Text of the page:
Nearly every South Dakota driver has experienced a “pretext traffic stop.” Police officers stop a car for a minor infraction, like a broken taillight, then use the stop to investigate evidence of a more serious crime. Pretext stops often lead to illegal searches, weak arrests and worse.

Most law enforcement agencies around the country claim these stops prevent serious crimes and help capture violent criminals. However, researchers continue to find evidence of an extreme racial bias behind these stops. Many lawmakers and rights advocacy groups call for state legislators to abolish these stops entirely.

Pretext stops create a dangerous situation

Police perform 50,000 traffic stops every day, making them the most common interaction between civilians and law enforcement. Farhang Hydari, executive director of the Policing Project at the New York University School of Law, says that “Police have enormous discretion in making traffic stops.” With all the complexities of modern traffic laws, few people can get behind the wheel without committing a minor infraction. When a cop can pull you over at almost any time for nearly any reason, biases will likely enter their decision making.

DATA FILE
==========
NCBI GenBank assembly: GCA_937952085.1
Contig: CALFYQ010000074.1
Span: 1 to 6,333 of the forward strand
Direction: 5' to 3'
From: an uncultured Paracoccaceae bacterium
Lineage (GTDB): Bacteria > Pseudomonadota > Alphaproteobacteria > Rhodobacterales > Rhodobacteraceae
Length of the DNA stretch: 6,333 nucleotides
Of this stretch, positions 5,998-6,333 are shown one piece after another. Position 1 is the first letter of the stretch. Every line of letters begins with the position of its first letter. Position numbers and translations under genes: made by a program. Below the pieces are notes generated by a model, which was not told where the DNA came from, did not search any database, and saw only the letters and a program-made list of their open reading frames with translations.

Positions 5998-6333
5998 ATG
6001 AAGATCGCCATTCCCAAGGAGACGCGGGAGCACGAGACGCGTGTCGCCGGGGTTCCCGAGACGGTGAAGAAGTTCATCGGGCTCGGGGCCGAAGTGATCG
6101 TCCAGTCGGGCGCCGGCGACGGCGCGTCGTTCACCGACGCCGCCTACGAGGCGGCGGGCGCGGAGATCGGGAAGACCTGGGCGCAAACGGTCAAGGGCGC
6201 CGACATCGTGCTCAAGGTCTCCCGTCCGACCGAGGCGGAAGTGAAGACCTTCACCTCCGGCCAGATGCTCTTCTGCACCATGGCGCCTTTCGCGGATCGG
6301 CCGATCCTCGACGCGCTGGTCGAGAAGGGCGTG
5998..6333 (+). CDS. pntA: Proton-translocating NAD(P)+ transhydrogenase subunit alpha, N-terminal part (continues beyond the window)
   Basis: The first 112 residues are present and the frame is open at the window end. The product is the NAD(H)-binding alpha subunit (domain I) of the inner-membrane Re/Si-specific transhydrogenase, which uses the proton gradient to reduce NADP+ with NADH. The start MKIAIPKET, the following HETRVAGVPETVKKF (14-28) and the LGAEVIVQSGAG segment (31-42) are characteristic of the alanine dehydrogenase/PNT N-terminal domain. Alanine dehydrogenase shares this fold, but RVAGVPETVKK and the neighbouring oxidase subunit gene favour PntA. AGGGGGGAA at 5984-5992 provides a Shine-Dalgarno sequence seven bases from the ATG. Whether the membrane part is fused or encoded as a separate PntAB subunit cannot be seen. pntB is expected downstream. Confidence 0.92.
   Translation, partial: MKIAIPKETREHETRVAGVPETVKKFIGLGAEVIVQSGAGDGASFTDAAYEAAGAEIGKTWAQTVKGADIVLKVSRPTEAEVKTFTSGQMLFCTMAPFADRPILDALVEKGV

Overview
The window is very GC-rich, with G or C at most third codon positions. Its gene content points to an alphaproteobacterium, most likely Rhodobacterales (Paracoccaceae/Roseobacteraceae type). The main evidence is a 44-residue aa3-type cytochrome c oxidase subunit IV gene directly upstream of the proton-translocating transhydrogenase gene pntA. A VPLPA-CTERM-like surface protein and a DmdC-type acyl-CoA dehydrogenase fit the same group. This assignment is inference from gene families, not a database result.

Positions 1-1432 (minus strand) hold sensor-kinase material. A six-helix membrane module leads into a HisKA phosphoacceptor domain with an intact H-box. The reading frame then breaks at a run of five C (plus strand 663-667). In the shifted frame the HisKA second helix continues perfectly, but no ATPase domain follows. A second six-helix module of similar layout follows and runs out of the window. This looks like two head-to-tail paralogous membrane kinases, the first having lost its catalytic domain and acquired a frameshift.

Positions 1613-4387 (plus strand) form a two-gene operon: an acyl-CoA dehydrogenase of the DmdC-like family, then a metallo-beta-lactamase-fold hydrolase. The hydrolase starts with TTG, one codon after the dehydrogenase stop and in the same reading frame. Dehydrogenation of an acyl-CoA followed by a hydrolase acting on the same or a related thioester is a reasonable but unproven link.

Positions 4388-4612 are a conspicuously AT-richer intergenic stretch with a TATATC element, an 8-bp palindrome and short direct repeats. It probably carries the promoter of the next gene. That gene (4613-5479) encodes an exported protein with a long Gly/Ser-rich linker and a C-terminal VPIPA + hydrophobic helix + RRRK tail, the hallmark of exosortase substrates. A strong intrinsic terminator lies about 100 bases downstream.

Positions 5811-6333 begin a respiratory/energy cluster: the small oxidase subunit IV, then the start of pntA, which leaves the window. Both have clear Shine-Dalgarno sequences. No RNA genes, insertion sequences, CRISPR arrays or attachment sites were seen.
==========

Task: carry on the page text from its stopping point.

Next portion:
Hydari’s team studied data from over 100 million traffic stops. Their research revealed that police were 20% more likely to pull over Black drivers than white drivers. During those stops, cops searched Black drivers twice as often as white drivers, even though white drivers were more likely to have weapons or contraband.

Lawmakers seek to limit police power

Based on research from many similar institutions, many state lawmakers passed legislation limiting the impact of these stops. Oregon’s Supreme Court ruled that police can only ask questions about the reason for the stop. A Virginia bill currently under consideration would eliminate citations for broken lights, tinted windows and similar infractions. Should these bills gain traction, many of these traffic stops may cease, protecting the lives and rights of many people of color.

You can fight back against unlawful policing

If you face charge based on a pretext traffic stop, you may want to consult with a local attorney. A lawyer experienced with South Dakota traffic stops can build a criminal defense, protect your rights and shine a light on unlawful policing.